JOURNAL ARTICLE

Assessment of Right Ventricular Function With CT and Echocardiography in Patients With Severe Acute Respiratory Distress Syndrome on Extracorporeal Membrane Oxygenation

Dominik J Vogel, Ambra Fabbri, Andrea Falvo, Jonah Powell-Tuck, Nishita Desai, Francesco Vasques, Chris Meadows, Nicholas Ioannou, Guy Glover, Aimée Brame, Peter Sherren, Andrew Retter, Ronak Rajani, Luigi Camporota
Critical care explorations 2021, 3 (2): e0345
33634265

Objectives: Changes in right ventricular size and function are frequently observed in patients with severe acute respiratory distress syndrome. The majority of patients who receive venovenous extracorporeal membrane oxygenation undergo chest CT and transthoracic echocardiography. The aims of this study were to compare the use of CT and transthoracic echocardiography to evaluate the right ventricular function and to determine the prevalence of acute cor pulmonale in this patient population.

Design: Observational, retrospective, single-center, cohort study.

Setting: Severe respiratory failure and extracorporeal membrane oxygenation center.

Patients: About 107 patients with severe acute respiratory distress syndrome managed with venovenous extracorporeal membrane oxygenation.

Interventions: Chest CT to evaluate right ventricular size and transthoracic echocardiography to evaluate right ventricular size and function.

Measurements and Main Results: All 107 patients had a qualitative assessment of right ventricular size and function on transthoracic echocardiography. Quantitative measurements were available in 54 patients (50%) who underwent transthoracic echocardiography and in 107 of patients (100%) who received CT. Right ventricular dilatation was defined as a right ventricle end-diastolic diameter greater than left ventricular end-diastolic diameter upon visual assessment or an right ventricle end-diastolic diameter/left ventricular end-diastolic diameter and/or right ventricle cavity area/left ventricular cavity area of greater than 0.9. Right ventricle systolic function was visually estimated as being normal or impaired (visual right ventricular systolic impairment). The right ventricle was found to be dilated in 38/107 patients (36%) and in 58/107 patients (54%), using transthoracic echocardiography or CT right ventricle end-diastolic diameter/left ventricular end-diastolic diameter, respectively. When the CT right ventricle cavity/left ventricular cavity area criterion was used, the right ventricle was dilated in 19/107 patients (18%). About 33/107 patients (31%) exhibited visual right ventricular systolic impairment. Transthoracic echocardiography right ventricle end-diastolic diameter/left ventricular end-diastolic diameter showed good agreement with CT right ventricle cavity/left ventricular cavity area ( R 2 = 0.57; p < 0.01). A CT right ventricle cavity/left ventricular cavity area greater than 0.9 provided the optimal cutoff for acute cor pulmonale on transthoracic echocardiography with an AUC of 0.78. Acute cor pulmonale was defined by the presence of a right ventricle "D-shape" and quantitative right ventricle dilatation on transthoracic echocardiography or a right ventricle cavity/left ventricular cavity area greater than 0.9 on CT. A diagnosis of acute cor pulmonale was made in 9/54 (14% patients) on transthoracic echocardiography and in 19/107 (18%) on CT.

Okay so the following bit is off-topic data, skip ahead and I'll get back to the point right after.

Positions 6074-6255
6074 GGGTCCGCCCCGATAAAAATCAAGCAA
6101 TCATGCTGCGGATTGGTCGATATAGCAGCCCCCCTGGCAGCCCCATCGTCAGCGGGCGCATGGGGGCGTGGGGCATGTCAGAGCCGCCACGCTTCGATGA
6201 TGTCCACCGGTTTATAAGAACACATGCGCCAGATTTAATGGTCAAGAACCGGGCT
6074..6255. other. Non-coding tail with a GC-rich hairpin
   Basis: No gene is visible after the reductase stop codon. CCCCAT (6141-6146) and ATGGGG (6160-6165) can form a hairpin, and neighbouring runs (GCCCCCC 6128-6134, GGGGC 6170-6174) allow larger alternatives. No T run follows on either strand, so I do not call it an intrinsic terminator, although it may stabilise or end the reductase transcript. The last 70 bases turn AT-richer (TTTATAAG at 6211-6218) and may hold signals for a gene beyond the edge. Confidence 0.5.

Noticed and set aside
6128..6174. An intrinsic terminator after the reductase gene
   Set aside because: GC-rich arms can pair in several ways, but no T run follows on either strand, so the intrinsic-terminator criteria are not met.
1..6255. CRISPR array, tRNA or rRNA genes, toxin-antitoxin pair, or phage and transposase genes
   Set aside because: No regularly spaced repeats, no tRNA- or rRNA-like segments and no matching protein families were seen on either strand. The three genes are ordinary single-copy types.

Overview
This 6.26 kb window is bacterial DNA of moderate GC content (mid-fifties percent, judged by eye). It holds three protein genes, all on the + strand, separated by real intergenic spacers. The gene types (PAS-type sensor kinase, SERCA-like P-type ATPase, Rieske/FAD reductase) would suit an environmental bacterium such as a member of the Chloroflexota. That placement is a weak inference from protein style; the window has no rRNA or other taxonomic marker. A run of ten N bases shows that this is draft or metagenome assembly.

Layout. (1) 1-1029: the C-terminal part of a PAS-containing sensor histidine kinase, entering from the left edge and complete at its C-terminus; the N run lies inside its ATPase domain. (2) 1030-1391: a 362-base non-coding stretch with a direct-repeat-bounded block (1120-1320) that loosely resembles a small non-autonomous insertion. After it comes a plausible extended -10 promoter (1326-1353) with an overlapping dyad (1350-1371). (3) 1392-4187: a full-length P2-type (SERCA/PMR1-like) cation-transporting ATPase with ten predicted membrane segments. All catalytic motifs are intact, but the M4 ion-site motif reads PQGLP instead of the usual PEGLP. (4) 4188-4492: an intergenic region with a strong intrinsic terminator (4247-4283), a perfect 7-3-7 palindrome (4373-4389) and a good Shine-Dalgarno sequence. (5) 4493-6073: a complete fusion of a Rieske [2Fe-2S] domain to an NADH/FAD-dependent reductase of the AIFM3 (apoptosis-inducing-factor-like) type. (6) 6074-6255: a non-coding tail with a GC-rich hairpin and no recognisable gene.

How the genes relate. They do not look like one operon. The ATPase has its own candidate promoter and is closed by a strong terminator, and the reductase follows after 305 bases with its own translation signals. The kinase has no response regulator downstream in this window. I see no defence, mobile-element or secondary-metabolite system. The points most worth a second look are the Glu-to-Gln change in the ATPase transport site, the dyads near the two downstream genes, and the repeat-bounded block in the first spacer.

Conclusions: Changes in right ventricular size and function are common in patients with severe acute respiratory distress syndrome requiring venovenous extracorporeal membrane oxygenation with up to 18% showing imaging evidence of acute cor pulmonale. A CT right ventricular cavity /left ventricular cavity area greater than 0.9 is indicative of impaired right ventricular systolic function.

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